OBJECT OF THE MONTH - November, 2009

Hemipenes of snakes and lizards

Figures A-D: hemipenes of 4 different species of North American watersnakes: (A) Plain-bellied Watersnake Nerodia erythrogaster, (B) Diamondback Watersnake Nerodia rhombifer, (C) Glossy Crayfish Snake Regina rigida, (D) Graham's Crayfish Snake Regina grahamii. A blue dye is inserted into each hemipenis in order to provide contrast for certain morphological structures. Photo © 2009 Robert C. Jadin

A hemipenis is the male sexual organ of snakes and lizards, which are collectively known as squamates. An individual male squamate has two hemipenes, which they use alternately when mating with females. Hemipenes are stored inside the tail, which cause male tails to be a different shape than females for many species. By carefully examining the shape of the tail, you can tell males and females apart for this group of reptiles.

The shapes of the hemipenes differ greatly among groups of squamates, ranging from bilobed (= two-lobes) (Figure A) to cylindrical (Figure D). The structures on the hemipenes are also amazingly diverse, from spines (Figure A and D) to ridges, along with other characteristics. The line down the middle of the hemipenis is called "sulcus spermaticus," and it carries sperm during mating. The function of all these structures is still being investigated, but some structures, such as the spines, are clearly used to ensure that mating lasts long enough for egg fertilization to occur.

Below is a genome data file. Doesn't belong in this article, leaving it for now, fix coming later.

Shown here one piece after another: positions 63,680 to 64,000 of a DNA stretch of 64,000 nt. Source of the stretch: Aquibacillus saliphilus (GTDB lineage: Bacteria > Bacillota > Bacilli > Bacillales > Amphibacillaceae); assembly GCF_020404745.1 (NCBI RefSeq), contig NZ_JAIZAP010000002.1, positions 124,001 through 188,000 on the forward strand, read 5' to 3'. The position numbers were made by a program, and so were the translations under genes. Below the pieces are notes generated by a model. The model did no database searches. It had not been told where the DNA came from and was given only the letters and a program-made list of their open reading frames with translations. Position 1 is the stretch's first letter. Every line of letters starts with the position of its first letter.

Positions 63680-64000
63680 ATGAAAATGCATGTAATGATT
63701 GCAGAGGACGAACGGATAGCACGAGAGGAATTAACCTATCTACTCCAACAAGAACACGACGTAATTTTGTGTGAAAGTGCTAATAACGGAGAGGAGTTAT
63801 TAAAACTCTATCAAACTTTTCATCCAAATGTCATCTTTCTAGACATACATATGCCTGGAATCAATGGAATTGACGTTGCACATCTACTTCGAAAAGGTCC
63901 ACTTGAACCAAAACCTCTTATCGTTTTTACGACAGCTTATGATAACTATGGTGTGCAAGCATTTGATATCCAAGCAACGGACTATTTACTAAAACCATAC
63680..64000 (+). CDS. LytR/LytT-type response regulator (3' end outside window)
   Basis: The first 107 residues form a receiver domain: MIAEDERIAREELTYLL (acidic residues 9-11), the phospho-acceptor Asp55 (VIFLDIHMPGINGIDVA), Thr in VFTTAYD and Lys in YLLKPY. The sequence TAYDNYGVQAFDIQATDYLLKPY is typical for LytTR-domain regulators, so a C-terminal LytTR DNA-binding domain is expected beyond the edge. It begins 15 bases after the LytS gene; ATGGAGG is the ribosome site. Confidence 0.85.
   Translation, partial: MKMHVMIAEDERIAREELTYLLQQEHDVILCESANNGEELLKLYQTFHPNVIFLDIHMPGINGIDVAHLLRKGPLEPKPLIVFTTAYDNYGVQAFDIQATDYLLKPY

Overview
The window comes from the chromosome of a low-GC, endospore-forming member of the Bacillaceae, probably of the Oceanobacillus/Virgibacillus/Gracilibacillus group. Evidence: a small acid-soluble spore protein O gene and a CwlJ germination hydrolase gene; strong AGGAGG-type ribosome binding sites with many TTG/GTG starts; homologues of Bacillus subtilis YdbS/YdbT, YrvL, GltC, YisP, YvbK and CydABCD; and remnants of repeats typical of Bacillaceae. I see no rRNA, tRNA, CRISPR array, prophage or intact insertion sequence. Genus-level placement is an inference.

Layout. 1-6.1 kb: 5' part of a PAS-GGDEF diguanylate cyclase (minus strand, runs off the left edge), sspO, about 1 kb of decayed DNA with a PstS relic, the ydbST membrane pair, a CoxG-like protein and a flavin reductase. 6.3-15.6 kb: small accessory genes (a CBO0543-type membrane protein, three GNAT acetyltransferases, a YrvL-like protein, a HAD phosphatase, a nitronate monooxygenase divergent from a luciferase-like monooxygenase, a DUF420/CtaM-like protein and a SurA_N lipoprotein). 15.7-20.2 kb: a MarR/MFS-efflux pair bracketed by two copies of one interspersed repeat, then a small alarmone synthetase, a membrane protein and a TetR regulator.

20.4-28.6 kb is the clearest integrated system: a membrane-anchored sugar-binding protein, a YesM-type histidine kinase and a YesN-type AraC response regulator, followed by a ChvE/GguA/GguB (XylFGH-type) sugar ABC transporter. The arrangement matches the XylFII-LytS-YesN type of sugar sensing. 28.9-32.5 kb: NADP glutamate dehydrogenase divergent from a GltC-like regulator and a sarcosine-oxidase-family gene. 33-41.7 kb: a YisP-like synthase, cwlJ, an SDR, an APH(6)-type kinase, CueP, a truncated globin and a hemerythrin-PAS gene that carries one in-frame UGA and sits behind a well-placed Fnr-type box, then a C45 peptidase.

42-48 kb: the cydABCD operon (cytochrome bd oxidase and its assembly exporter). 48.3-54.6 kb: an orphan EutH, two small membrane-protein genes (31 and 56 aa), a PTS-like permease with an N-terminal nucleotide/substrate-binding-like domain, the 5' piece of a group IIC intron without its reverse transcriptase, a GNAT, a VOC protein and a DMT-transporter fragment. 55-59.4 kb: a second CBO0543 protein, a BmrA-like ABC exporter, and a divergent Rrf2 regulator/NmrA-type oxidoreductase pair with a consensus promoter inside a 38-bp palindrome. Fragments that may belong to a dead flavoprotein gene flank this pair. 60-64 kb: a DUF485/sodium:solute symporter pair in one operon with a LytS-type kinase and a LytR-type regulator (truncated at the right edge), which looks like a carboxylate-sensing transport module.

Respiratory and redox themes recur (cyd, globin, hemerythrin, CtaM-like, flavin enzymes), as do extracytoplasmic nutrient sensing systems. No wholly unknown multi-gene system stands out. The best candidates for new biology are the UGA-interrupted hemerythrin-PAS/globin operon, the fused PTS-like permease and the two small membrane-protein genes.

Many of these structural features of the hemepenes are specific to particular taxonomic groups of snakes and lizards, while others are more general. These structures are often considered to be under less selective pressure than external body characters, which are influenced more heavily by the environment. Researchers found that hemipenal characters could better explain some evolutionary relationships among squamate species than other more prominent morphological characters, like tail length or head shape.